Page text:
A Humble Request.

[See below for updates.]


My sister spent several days immobile on the floor of her apartment recently. Her longtime friend realized that something was wrong and he called the paramedics. She was hospitalized in mid-April, had a sudden heart attack on Easter Day, 21 April. She was later discharged to a care facility within the same medical complex.

We still don’t know what caused all of this. She has no medical insurance, and there is no designated financial Power of Attorney.

Her mental state is slowly improving, but she’s unable to make cognitive decisions. She has a long way to go physically as well.

Hopefully she’ll fully recover, but we have no way of knowing how long that’s going to take. Her medical caregivers can’t give a timeline either. Maybe she’ll recover, maybe she’ll recover partially, and maybe she won’t recover at all.

We’ve set up a GoFundMe account for Suzanne to offset her monthly expenses for rent, water and power to her apartment with the hope that she can return; meanwhile we’re waiting for long-term prognosis. We’re considering pursuing legal Guardianship as a last resort.

Here’s the link to Suzanne’s GoFundMe page. Any amounts are appreciated, and if you choose to contribute, please do so anonymously.


If you can’t afford to contribute, please don’t. This is not a pressure campaign.

Bill (aka Bunk)

19 May 2019 Update: There have been some improvements physically and mentally. Suzanne still has a feeding tube, an IV for antibiotics, and needs to wear “mittens” to keep her from pulling them out. She’s somewhat coherent but still drifts. Recovery is going to take a while, and we’re praying that it comes soon.

27 March 2019 Update: Suzanne’s feeding tube was removed, and the doctors replaced it with a PEG. She can speak clearly now. I spoke with her on the phone for the first time since she’d been hospitalized and she told me all about the weather… she was reading it from the scroll on the TV even though the scroll was about tornados and hail in Oklahoma, not Ohio. I’ll take that as a plus.

08 June 2019 Update: Suzanne’s making slow progress. She’s able to stand and walk a bit with assistance. Mentally, it appears she’s still in the grey zone, still has to wear mittens or wrist restraints. Oh, and she got a hair cut.2019-06-05 Suzanne

12 June 2019 Update: Medicaid is demanding that Suzanne provide documentation of US Citizenship within 90 days. Her driver’s license doesn’t count.

27 June 2019 Update: Suzanne’s learning how to walk again. We spoke with her last weekend and she sounded just like her normal self, although she’s still a bit confused. She knows she still has some mental problems to overcome, and I think that’s a plus.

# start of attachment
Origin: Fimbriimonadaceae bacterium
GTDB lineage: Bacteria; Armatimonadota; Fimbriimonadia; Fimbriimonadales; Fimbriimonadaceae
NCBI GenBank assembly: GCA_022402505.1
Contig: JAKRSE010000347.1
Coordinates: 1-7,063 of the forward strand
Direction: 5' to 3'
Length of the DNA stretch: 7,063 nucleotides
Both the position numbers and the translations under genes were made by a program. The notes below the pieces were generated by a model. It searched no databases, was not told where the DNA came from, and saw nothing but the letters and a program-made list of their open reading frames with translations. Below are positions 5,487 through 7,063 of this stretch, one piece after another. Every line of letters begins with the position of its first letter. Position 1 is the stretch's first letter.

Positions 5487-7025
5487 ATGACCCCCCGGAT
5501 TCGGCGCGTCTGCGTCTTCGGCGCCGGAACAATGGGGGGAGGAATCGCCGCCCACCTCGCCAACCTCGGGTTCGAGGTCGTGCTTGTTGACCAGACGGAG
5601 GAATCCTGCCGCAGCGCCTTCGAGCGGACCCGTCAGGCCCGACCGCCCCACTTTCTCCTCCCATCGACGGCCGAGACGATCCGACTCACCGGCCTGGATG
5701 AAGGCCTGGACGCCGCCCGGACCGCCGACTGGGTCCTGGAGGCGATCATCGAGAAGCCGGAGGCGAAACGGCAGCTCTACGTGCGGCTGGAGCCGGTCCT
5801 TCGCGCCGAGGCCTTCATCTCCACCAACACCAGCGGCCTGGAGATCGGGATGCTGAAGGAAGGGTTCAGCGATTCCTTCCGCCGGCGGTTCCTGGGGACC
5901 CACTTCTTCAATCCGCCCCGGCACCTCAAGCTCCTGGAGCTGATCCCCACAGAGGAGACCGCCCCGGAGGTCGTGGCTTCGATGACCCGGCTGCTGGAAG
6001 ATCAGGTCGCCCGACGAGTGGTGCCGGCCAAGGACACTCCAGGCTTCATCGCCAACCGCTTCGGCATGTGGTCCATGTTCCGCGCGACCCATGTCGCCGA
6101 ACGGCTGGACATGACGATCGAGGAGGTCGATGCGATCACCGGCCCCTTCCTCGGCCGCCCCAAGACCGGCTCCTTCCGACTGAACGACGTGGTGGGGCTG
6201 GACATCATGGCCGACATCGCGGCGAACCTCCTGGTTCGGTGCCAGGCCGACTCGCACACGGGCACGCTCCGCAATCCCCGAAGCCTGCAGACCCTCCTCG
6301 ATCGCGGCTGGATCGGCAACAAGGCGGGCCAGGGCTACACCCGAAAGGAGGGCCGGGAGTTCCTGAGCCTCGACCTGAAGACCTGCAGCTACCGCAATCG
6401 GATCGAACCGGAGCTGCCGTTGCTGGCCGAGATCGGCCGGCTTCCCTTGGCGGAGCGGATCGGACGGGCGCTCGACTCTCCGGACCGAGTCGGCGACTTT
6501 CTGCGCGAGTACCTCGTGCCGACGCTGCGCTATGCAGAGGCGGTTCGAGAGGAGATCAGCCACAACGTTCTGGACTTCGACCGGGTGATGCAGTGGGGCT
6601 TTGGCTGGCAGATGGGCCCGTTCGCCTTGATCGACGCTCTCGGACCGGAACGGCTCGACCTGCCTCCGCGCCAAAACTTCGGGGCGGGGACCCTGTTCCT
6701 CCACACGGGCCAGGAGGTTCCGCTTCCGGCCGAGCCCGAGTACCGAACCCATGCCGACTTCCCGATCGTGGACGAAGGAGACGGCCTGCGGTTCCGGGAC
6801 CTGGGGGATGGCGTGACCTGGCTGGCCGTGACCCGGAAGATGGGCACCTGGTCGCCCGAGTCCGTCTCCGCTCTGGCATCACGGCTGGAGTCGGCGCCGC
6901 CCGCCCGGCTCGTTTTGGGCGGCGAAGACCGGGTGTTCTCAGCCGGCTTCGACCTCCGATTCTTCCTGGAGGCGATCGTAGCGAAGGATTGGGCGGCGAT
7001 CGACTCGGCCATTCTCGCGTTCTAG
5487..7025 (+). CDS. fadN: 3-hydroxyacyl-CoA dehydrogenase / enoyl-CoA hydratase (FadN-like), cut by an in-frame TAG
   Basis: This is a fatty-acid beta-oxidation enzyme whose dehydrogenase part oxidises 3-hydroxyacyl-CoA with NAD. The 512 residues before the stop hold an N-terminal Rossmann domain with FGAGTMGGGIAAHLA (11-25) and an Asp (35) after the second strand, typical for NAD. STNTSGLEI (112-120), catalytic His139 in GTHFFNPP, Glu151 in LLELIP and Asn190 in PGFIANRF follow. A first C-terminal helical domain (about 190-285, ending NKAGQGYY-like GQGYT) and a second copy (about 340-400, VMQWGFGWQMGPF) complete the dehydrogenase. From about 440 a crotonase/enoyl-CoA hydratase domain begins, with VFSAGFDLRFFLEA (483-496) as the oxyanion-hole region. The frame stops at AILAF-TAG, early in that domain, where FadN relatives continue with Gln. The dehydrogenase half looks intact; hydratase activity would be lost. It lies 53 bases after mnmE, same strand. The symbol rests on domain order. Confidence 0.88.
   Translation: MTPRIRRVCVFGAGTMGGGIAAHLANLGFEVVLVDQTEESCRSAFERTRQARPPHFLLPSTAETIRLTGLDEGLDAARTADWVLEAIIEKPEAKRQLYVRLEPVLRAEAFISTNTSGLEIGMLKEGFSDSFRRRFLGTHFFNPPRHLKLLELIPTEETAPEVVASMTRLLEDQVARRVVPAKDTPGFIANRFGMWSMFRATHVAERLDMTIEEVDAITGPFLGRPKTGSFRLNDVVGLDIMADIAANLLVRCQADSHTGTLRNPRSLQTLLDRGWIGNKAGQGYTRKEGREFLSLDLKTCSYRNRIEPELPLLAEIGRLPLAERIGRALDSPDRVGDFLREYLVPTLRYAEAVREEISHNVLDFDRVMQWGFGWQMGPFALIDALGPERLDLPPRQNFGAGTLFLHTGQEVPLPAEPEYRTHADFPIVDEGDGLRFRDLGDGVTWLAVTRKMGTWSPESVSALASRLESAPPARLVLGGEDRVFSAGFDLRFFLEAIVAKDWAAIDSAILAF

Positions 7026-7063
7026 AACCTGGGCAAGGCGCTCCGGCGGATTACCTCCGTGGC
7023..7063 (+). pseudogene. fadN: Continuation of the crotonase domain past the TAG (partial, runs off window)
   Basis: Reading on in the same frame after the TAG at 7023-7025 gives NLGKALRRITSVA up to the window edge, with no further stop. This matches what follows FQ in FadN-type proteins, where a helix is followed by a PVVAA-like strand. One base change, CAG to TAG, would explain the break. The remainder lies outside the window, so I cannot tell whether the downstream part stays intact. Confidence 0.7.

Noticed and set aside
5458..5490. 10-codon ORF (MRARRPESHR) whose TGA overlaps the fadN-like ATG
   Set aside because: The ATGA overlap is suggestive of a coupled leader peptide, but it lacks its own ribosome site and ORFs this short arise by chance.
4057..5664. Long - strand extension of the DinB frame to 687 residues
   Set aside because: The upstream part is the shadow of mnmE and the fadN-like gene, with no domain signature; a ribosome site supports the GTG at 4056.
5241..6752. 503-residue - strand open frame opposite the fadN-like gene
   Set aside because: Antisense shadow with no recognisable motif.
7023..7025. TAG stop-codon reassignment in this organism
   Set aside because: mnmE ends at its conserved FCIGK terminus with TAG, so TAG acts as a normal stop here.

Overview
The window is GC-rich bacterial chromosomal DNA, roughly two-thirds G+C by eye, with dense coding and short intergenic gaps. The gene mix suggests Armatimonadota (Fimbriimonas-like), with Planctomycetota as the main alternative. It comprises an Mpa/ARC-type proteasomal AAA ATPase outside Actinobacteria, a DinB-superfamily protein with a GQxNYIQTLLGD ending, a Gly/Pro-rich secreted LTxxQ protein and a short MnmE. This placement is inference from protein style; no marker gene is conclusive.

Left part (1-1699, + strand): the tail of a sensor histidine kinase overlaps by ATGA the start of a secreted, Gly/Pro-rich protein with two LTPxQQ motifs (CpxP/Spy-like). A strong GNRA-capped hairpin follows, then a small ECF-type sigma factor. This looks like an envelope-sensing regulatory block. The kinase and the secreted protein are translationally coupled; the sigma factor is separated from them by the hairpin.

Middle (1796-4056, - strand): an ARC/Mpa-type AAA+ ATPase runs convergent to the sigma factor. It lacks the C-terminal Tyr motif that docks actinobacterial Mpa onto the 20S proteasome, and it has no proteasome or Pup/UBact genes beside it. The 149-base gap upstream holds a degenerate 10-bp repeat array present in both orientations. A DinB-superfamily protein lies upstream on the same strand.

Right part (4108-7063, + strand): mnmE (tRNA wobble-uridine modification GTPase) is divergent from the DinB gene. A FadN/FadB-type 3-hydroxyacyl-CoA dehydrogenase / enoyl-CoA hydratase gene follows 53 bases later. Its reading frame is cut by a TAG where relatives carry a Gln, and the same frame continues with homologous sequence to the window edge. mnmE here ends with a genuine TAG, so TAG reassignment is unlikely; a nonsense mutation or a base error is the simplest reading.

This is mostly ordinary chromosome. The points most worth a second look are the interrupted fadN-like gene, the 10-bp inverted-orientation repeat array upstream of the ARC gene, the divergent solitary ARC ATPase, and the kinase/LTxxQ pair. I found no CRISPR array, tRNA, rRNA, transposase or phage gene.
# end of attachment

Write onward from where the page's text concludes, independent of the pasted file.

2019-07-06 Suzanne in Madeira

06 July 2019 Update: Suzanne has graduated from Special Care and was moved to a local skilled nursing facility yesterday. She has improved both physically and mentally, and her doctor expects “a full recovery.” A doctor wouldn’t say that if he didn’t believe it. Not sure how long that’s going to take, but we’re paying her rent on her apartment out of pocket for now. Any donations are appreciated as the GoFundMe account is tapped out.

13 July 2019 Update: We’ve spoken with Suzanne over the phone several times recently, and her personality is intact. She speaks lucidly, jokes, complains, just like her normal self. She’s somewhat aware that her brain plays tricks on her. Sometimes she’s convinced that she’s in other places and in earlier times. Physically she’s doing better.

Meanwhile Medicaid has kicked in. They finally accepted documentation that my sister is a U.S. Citizen.

23 July 2019 Update: We’ve got a setback. Suzanne is unstable on her feet, but decided to get up and open the door to her room and fell. She got some stitches in her forehead and a fractured femur. How can this happen in a skilled nursing facility?

10 August 2019 Update: Suzanne’s fracture was a compression break, and it was reset with a couple of screws. She’s scheduled to have her PEG and colostomy tubes removed this week. That means her insides have healed.

She’s talkative and coherent, yet still has some confusion about where she is and where she’s been. The progress is slow, but there is improvement, and Reese’s Cups appear to be part of her therapy.

21 September 2019 Update: She’s mentally improving, still in the skilled nursing facility. Doctors found a fracture in her pelvis, and she’s scheduled for a bone-glue-injection procedure. The colostomy tube hasn’t been removed yet…

Meanwhile we’re still paying out of pocket to keep her apartment, but we’re not sure if she’ll be able to go back.

07 November 2019 Update: Great news. She’s granted POA to her long-time friend – he’s local, has been visiting her daily since Day One. This is another milestone, as we’re no longer blocked by HIPPA laws to get direct information about her medical conditions. (We had been stonewalled by some practitioners.)

21 November 2019 Update: Surgery is scheduled for December to repair her colon. Meanwhile we’re still paying out of pocket ($880 / mo.) to keep her apartment. Electric and water run about $90 / mo. She may need to move to a unit on the first floor due to mobility problems. She likes the nurses at the facility, but she wants to go home.